Create Mosaic Flower Pots

12 Materials
1 Week

Let your creativity bloom with DIY Mosaic Flower Pots! Upcycle your broken dishes or thrift store finds with this trash-to-treasure craft and create one-of-a-kind flower pots for your garden or for gifts.

This is a fun and creative way to transform plain terra cotta pots, turning them into a one-of-a-kind pieces of garden art for your flowers. The beauty of this craft project is that you can recycle your broken dishes, use thrift store finds, ceramic tiles, glass marbles or whatever pottery you might find.

mosaic pots waiting for grouting

Many years ago, my mom used to work the Atlanta gift market and had access to import pottery and ceramics and was able to bring home broken pieces for me to use for mosaic projects. . . trash to treasure! I mixed the broken ceramic pieces with tiles, flat marbles and unloved, chipped dishes to make mosaic flower pots.

I’m embarrassed to admit how long I’ve been hoarding this last stash of pots in the garage, waiting to be grouted “one day”.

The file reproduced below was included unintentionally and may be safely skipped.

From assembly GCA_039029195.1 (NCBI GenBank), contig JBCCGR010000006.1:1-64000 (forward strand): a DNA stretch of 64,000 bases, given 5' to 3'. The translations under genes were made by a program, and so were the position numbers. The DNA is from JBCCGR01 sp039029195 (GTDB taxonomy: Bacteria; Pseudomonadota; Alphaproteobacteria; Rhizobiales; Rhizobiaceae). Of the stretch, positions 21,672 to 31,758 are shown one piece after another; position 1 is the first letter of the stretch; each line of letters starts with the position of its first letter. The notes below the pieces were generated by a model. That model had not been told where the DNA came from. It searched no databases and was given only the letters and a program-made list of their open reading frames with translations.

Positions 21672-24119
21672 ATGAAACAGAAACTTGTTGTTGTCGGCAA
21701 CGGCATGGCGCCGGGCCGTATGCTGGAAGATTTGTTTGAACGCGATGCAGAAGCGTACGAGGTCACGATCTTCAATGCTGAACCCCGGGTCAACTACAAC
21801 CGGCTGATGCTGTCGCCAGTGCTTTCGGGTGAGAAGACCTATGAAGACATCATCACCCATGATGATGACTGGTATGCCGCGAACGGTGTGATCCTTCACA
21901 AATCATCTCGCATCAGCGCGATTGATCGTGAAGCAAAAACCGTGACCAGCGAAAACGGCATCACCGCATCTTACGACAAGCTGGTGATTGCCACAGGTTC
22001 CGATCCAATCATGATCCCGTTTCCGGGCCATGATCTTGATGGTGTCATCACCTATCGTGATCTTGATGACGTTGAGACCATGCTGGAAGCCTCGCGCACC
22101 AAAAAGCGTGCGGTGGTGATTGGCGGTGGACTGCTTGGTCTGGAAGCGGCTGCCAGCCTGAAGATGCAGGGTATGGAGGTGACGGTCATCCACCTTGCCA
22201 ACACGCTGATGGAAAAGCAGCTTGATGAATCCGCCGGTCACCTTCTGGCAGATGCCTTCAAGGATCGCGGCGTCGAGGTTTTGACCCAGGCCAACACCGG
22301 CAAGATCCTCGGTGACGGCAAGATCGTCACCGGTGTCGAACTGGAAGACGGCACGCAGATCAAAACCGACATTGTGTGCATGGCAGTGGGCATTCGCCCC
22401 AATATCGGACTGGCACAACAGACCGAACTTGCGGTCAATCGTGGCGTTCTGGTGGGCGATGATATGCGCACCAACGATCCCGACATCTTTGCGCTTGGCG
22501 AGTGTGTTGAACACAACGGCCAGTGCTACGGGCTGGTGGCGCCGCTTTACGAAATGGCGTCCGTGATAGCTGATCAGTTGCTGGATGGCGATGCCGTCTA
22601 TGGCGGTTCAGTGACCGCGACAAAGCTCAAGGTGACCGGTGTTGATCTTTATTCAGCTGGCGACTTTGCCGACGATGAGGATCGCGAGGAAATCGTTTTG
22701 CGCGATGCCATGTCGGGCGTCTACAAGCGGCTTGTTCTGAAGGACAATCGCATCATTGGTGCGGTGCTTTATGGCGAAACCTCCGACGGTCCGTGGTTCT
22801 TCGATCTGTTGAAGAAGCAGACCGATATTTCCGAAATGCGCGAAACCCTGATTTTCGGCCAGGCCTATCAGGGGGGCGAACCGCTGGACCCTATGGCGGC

“One day” = pandemic, a great project motivator while stuck at home!

I made these pots before my blogging days and don’t have any step-by-step photos of the mosaic process, so I took a few photos to demonstrate with broken pieces I have stashed in a box in the garage, in case I get the urge to make more “one day”.


To break your ceramic pieces or dishes, lay an old towel on a hard surface like a piece of plywood or your garage floor or driveway. Cover your dishes/pottery pieces with the towel and lightly tap them with a hammer. Sturdy stoneware and some ceramic pieces will require a hard blow. . .a great way to vent your frustration. ;) The towel will keep the sharp shards contained and from flying, but it’s still a good idea to wear safety googles to protect your eyes. Check the size of your broken pieces and repeat until you have the assortment of sizes you want. I like a mix of large and small pieces but the same size pieces work fine too. You can also use a tile nipper to control the break in your pieces or if you want to keep a design or pattern intact.

Here's a list of materials used:

Material for mosaic assembly:

  • Terra cotta pot(s)
  • Dishes / tiles /ceramics /flat marbles
  • Hammer
  • Tile nipper (optional)
  • Old towel
  • Safety glasses
  • Liquid Nails Heavy Duty Construction Adhesive
  • Caulk gun
  • Latex gloves

Materials to grout pots:

  • Sanded grout (premixed recommended)
  • Putty knife
  • Sponge (2 recommended if grouting several pots)
  • Bucket of water
  • Old towel
  • Newspaper or cardboard for work surface
  • Rubber gloves
  • Painter’s tape and plastic bags (optional)